But that doesn’t tell the whole story. The AP reported earlier this year that Walker allegedly threatened his estranged wife—that former college girlfriend he left Georgia with—with a gun at their home in suburban Dallas. Mungadze rushed to the scene, called the police, and calmed Walker down, according to the Associated Press. Walker wasn’t arrested after the incident.
And his story of his mental illness, as well as his supposed redemptive recovery from it, doesn’t really check out either. Experts familiar with Walker’s diagnosis said Mungadze’s methods had no basis in science and that the disorder isn’t associated with violent behavior. Walker has repeatedly rebuffed efforts to more fully explain those incidents, or what he has learned from them, besides speaking about them in terms of his recovery.
Pearlman said it likely doesn’t matter what Walker has to say anyway. “He’s actually just a chronic liar, a guy who lies all the time,” he said. As an example, Pearlman goes back to February 1983, when Walker, the son of a tenant farmer, was weighing the risks of returning for another year of college football. Walker and his family worried that an injury in his senior year could jeopardize his professional career and the millions of dollars awaiting him there.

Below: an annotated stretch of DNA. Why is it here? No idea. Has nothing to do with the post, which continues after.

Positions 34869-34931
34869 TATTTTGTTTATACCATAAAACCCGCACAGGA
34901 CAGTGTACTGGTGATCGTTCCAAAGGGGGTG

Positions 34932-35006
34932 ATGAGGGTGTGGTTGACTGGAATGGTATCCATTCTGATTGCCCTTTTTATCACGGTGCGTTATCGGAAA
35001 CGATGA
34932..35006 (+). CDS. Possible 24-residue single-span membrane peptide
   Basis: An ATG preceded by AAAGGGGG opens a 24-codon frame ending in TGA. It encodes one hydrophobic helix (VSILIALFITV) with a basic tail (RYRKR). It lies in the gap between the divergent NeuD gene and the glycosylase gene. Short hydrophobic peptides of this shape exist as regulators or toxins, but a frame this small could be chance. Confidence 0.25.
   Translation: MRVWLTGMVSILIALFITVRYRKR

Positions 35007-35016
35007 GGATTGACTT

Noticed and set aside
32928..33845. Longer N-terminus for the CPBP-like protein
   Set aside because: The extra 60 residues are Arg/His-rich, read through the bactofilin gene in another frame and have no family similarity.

That’s where the USFL came in. The league secretly offered Walker a contract with the New Jersey Generals—a contract that even included 25 percent of the profits from one of the owners’ oil wells. Walker signed it. But when it came time to reveal his decision to Vince Dooley, his college coach, Walker started telling a bunch of lies.
Walker told Dooley, who was furious at him, that there was no contract; later, he said there was a contract but that it included an out clause so he could return to Georgia. When media asked him about the contract, Walker said there wasn’t one: “I haven’t seen a contract. I’ve heard a lot of rumors.”